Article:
King Solomon’s Mind
by: Jerry Richard Boone
“Don’t you understand, everything in this life is meaningless,” cautioned the old man.
“Meaningless? Everything? Surely not!” responded the young man in disbelief.
Smiling, the old man continued, “I know, I know, because I’ve seen it all. You name it, and I have done it. I not only did it, but I did it in a big time, kingly fashion.
“I denied myself nothing, nothing at all. But looking back on it now, I tell you, none of it really amounted to a hill of beans.
“What do think is worthwhile in life, son? The pursuit of happiness? I had seven hundred wives of royal birth and three hundred concubines.
“I had music from men and women singers whenever I wanted it; all the wine I could drink whenever I wanted it; and a palace full of folks falling all over themselves doing everything possible to get in my good graces.
“But when you get everything you want whenever you want it, you quickly realize how meaningless pleasure is. Whenever you seek pleasure, pleasure eludes you. The only way you find pleasure is by seeking something else first.
“Try paying someone a sincere compliment, help someone with a chore, maybe just take a nice walk on a sunny day. The idea is to do something you really enjoy doing for its own sake. Then when you least expect it, happiness bubbles up like a well inside you. You don’t find pleasure; pleasure finds you.
“Pursuing pleasure for pleasure’s sake, however, is like chasing after the wind.
“If not pleasure, then what? Wealth? Should you dedicate your life pursuing wealth?
“Listen to me. I had houses, vineyards, gardens, parks, fruit trees, reservoirs watering groves of trees, male and female slaves, a harem full of women, men and women singers, more herds and flocks than anyone in Jerusalem, horses and chariots, and more silver and gold than you can imagine.
“I had it all. Believe me, if money and things could buy happiness, then you would be looking at the happiness man in the world!
“But what did I discover? Just this: Whoever loves money never has money enough. They always want more. Rich men don’t even sleep well at night. They know someone’s out there plotting to get their money.
“Money has its uses, but don’t lose your perspective. You’re not taking it with you. It will all be left behind to someone who didn’t earn it.”
The young man frowned, “I can see pleasure and wealth aren’t all they’re cracked up to be, but what of education? learning? wisdom? You, of all people, cannot deny the value of wisdom.”
“Oh yes, I spent a great deal of time in study. I learned everything I could about every subject you can think of. That’s how I got my reputation for wisdom. It didn’t fall out of a tree, you know.
“What did I find out? The more you learn, the more depressed you get. Too much study just wears you out. Certainly wisdom is better than foolishness, but in a few short years, both the wise man and the fool wind up in the grave. Before long both are forgotten.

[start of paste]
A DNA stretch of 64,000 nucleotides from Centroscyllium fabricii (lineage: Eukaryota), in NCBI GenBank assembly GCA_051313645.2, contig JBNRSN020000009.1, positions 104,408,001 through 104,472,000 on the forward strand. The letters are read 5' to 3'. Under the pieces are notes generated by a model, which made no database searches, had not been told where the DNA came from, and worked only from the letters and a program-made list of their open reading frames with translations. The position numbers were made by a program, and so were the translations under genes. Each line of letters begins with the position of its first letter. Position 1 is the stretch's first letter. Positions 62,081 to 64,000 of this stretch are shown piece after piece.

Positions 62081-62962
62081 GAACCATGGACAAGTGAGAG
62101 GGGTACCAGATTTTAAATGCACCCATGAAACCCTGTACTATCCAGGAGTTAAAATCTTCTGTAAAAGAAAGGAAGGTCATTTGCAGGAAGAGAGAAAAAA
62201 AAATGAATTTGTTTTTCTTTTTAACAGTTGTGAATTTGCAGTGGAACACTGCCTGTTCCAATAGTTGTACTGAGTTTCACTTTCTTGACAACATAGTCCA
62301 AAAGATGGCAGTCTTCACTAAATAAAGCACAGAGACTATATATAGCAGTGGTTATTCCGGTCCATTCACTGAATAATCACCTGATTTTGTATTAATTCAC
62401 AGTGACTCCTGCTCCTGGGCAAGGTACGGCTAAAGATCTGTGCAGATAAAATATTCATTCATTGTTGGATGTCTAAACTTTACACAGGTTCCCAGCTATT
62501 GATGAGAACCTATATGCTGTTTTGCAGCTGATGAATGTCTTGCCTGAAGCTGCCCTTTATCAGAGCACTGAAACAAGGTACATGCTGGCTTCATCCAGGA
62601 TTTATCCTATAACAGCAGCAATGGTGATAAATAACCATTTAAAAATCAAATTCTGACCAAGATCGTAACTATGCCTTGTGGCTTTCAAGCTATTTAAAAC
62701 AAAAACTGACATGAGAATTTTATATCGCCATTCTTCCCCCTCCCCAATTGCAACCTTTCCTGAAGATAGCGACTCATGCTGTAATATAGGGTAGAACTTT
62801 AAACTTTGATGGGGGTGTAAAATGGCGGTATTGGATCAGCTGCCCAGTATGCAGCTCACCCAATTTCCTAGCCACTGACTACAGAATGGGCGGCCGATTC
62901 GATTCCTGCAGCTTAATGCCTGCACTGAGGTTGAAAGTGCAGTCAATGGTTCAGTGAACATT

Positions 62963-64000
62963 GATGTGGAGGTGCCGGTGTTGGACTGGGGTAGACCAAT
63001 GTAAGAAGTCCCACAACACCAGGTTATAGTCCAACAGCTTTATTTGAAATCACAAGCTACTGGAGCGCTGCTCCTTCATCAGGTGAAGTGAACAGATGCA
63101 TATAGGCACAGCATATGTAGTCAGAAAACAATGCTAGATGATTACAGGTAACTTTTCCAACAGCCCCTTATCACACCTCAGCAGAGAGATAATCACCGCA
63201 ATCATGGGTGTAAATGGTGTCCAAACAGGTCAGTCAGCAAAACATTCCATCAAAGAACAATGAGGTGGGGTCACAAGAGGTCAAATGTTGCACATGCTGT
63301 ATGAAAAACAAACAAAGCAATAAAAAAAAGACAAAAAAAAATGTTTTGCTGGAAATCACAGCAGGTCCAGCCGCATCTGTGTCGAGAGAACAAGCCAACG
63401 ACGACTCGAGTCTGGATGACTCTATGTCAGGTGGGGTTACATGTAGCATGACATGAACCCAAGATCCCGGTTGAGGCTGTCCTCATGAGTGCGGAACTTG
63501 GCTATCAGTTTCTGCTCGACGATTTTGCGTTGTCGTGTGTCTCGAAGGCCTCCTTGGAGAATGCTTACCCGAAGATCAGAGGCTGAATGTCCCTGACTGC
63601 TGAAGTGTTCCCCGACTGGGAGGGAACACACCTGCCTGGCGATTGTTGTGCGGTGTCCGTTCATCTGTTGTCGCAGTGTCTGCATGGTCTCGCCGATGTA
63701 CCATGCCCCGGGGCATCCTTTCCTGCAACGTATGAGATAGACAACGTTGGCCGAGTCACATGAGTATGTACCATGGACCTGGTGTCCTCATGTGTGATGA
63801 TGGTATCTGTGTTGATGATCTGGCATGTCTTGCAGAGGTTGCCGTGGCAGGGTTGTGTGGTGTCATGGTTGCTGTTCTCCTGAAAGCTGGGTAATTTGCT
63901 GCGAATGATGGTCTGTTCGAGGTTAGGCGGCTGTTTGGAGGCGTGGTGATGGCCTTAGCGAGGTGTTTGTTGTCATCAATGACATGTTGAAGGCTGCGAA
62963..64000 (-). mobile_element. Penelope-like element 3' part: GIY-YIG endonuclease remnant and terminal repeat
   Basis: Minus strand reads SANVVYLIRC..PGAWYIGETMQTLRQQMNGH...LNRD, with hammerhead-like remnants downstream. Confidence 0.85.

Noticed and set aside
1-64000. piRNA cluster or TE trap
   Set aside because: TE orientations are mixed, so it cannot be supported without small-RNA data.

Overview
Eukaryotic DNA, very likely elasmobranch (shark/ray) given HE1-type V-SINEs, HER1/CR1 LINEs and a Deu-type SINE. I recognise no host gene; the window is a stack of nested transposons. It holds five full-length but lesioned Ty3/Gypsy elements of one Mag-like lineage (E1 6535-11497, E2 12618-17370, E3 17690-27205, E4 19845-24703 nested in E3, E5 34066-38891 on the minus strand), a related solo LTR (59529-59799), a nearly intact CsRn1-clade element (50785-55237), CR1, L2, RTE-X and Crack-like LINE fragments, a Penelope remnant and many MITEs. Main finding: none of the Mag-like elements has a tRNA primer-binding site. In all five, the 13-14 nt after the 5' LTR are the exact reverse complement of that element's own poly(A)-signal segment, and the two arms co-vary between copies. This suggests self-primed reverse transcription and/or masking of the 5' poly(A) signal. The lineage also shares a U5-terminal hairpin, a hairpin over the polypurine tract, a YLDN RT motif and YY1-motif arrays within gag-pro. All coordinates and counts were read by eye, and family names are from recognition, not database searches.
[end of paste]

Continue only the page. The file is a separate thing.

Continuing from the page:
“Well then, what of work?” inquired the young man. “Will you now tell me work is also meaningless?”
“Work? Yes, I worked. I built things. I built houses, reservoirs, and even a temple for God. I delighted in my work. That was my reward.
“Of course in the long run, all of our toil is useless. Whatever you make, you can’t take it with you. What you labored for will be turned over to another who didn’t work for it. And in due course, it will be torn down or destroyed and soon forgotten.”
“How depressing! You’ve thrown a wet blanket on pleasure, money, knowledge, and work. For the life of me, I don’t know what’s left,” cried the young man.
“My son, I’ll tell you the truth,” replied the old man. “You can do nothing better than eat, drink, and find satisfaction in your work. Enjoy life with the woman you love. Whatever you do, do with all your might because you never know when your life might end.
“While you are young, enjoy life as much as possible. The years slip by quickly from youth to adult to middle age to old age. When death calls, your body returns to the ground and your soul to God who gave it.”
Then the old man issued his final warning: “Fear God and keep his commandments, for this is the whole duty of man. For God will bring every deed into judgment including every hidden thing, whether it is good or evil.”
The year was 1,000 B.C., the old man, King Solomon. Has advice from ‘the wisest man who ever lived’ stood the test of time? You be the judge.
About The Author
Jerry Richard Boone is a sailor, author, webmaster, and cartoonist. His works include THE SAFETY LINE – EVIDENCE OF THINGS NOT SEEN, an apologetic study published 1998, and VictoriaStation.us (http://victoriastation.us) a popular joke, quote, cartoon web site. He is also a contributor to “Christian Living in the Mature Years” magazine, and author of the articles “God’s Billboards Invade Cyberspace” and “To Quote or Not to Quote.”
This article was posted on August 29, 2005